Thanks

The steady stream of pictures on FB: Turkey stuffing cranberries asparagus tofurkey and harvest-themed centerpieces… This must have happened before this year?  But somehow this year, maybe I’m more addicted to the screen… I was surprised. Other people’s Thanksgiving meal, live!

The lists of “things I’m thankful for” are hard. They flirt with bragging: “I’m thankful for all my success this year!” They get cheesy, “I’m thankful for moonlight in her hair.” Or like awards speeches, they risk saying more in what is left out than in what is included. I get superstitious about such lists. Doesn’t it tempt Fate to thank Her?

Which is just another version of me being cranky. A different culture would find such lists either ill-fated or arrogant. But here in the US of A, we testify! I blink: and the lists are proud and lovely. People thankful for other people. Solid. I’m generally in favor of holidays that involve gathering and eating with no expectations beyond good cheer. Black Friday be damned.

How to generate my own list, beyond the obvious? Beyond all my First World basics, shelter, sustenance, all the people in my life, all the many material things surrounding me… Maybe give thanks for the ephemera, the small things in between?

I’m thankful for the incredibly hot water that comes out of our shower. In novels, people take scalding hot showers only after traumatic physical encounters. I do it whenever possible, until my scalp prickles and my shoulders flush. Our shower makes this easy.

I’m thankful for a new friend who taught me, with one off-handed twenty-second verbal instruction, how to braid a herringbone braid into my daughter’s hair.

I’m thankful for the weirdly intense psychic reading / art performance that I lucked into five minutes from my house at Machine Project, and for the lush imagery the two psychics poured into me, in other-wordly voices, with their eyes closed — watchtowers looking out at the Sierra Nevada, a somnambulist at a window, trailing curtains, the night sky, a school crumbling into a forest.

I’m thankful for the combination of me recovering from a cough, grandparents visiting, and a brief moment of weather that gave me: two hundred pages of a good novel at a stretch, in bed, with rain outside.

I’m thankful for teenagers in tight black jeans who go out on dates to the Los Angeles zoo during daylight.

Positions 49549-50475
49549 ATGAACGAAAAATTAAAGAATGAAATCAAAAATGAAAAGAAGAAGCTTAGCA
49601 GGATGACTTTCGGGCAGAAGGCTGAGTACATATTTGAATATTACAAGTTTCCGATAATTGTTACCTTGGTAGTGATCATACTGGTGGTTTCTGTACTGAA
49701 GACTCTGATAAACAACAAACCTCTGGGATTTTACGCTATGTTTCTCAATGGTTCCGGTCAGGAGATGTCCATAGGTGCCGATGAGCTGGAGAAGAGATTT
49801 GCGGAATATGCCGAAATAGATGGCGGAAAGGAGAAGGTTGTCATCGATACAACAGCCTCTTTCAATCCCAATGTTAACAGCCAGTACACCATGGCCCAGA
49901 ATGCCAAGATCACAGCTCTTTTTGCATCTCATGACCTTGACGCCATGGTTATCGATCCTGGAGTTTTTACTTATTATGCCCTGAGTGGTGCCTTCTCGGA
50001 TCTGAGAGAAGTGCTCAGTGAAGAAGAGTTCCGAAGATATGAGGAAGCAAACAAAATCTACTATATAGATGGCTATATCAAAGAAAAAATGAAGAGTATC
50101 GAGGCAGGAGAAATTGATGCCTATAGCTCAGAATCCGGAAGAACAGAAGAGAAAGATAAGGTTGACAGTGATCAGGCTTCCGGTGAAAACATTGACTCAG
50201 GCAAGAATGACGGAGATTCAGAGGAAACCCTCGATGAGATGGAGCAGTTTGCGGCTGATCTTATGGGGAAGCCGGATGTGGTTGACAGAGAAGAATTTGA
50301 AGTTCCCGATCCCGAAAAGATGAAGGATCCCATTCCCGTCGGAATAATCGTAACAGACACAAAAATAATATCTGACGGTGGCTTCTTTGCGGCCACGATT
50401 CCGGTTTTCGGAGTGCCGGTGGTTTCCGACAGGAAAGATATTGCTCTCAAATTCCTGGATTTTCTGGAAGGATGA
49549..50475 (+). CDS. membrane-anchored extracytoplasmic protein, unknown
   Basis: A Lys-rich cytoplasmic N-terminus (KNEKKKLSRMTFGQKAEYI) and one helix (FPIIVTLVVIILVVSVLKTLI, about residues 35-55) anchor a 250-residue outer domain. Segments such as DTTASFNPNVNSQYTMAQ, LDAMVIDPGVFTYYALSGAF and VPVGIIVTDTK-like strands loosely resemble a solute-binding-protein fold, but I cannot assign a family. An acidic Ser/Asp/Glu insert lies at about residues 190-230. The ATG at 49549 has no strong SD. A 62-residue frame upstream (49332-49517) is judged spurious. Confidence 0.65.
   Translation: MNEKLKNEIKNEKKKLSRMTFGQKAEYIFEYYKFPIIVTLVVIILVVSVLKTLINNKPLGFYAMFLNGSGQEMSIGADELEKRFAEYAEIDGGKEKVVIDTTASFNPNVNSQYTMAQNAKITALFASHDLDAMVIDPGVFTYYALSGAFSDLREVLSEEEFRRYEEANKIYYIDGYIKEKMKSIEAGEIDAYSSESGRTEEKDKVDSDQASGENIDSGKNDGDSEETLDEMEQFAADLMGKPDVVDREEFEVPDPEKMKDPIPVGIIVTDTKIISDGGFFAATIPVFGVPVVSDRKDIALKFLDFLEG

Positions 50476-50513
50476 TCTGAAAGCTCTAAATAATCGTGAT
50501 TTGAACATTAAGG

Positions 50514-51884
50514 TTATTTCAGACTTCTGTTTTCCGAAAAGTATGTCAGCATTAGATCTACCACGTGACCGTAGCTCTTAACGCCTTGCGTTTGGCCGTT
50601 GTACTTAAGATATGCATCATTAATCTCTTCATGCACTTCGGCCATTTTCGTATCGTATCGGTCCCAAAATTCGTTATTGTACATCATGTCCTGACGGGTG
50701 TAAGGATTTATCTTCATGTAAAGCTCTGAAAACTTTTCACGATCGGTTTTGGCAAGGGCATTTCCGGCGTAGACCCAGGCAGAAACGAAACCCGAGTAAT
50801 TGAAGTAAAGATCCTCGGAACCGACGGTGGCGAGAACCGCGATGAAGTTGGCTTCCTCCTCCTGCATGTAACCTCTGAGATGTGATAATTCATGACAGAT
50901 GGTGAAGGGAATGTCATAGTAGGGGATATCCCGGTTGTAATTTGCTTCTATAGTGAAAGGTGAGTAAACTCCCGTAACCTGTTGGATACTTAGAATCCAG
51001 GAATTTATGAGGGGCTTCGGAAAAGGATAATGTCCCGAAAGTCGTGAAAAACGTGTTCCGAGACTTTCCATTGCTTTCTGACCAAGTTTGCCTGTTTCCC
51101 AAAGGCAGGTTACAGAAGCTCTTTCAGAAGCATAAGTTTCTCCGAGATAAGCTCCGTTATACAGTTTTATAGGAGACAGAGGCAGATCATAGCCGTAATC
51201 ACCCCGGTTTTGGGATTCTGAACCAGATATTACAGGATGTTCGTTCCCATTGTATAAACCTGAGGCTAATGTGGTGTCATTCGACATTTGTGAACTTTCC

I’m thankful for how hard it is to get a good picture of the mountains you can see at the end of our street.

I’m thankful for academic access to the Oxford English Dictionary online — despite M.’s perfectly reasonable fears about our postapocalyptic ability to recover human history without the physical books — and I’m thankful for this line, from the full entry on possession (n):
a1500    in F. J. Furnivall Polit., Relig., & Love Poems (1903) 66   That it be youres, trewely, it is my liste; my possesioon and my parte þer-of y denye.

I’m thankful for the spiritual shift in me that allowed to me to stop hating the eight baroque red metal sconces on our walls.

I’m thankful for our neighbor’s lemon tree.

I’m thankful for Friday night pizza, the Scientology sign through the haze, last year’s existential fog lifting, the stupid reptilian numbing effect that bad pop music still has on me, my heart rate at the crest of the hill on Marathon, my dance class teacher named Joe, a very specific memory of walking down Sunset listening to Los Angeles is Burning and getting crushed Jacaranda on my shoes, and the suspended feeling that I get about right now, about how I can feel in the texture or structure of right now, how much I will miss right now in years to come.

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7 Responses to Thanks

  1. kuang says:

    lovely post. as always, an expert in melancholy.

  2. Lovely. But who the hell said “moonlight in her hair”? I vomit.
    Also, will you teach me the secrets of the herringbone braid?

  3. Erin says:

    Exquisite. I’m thankful to get the opportunity to read your writing regularly. xo

  4. Mom says:

    We are so glad we could add to your thanksgiving list – you guys are number one on ours!

  5. Sarah says:

    I, too, am thankful for pizza and braiding! True story, the sort I wish I had more of: when my brother got married in belize I spent an afternoon in the sun with a belizean guy named Leo herringbone-braiding palm fronds to make an arbor.

  6. Josh K-sky says:

    I initially read “Leo herringbone-braiding” as a name, and I like it that way. “Leo Herringbone-Braiding, of the East Glenwich Herringbone-Braidings?”

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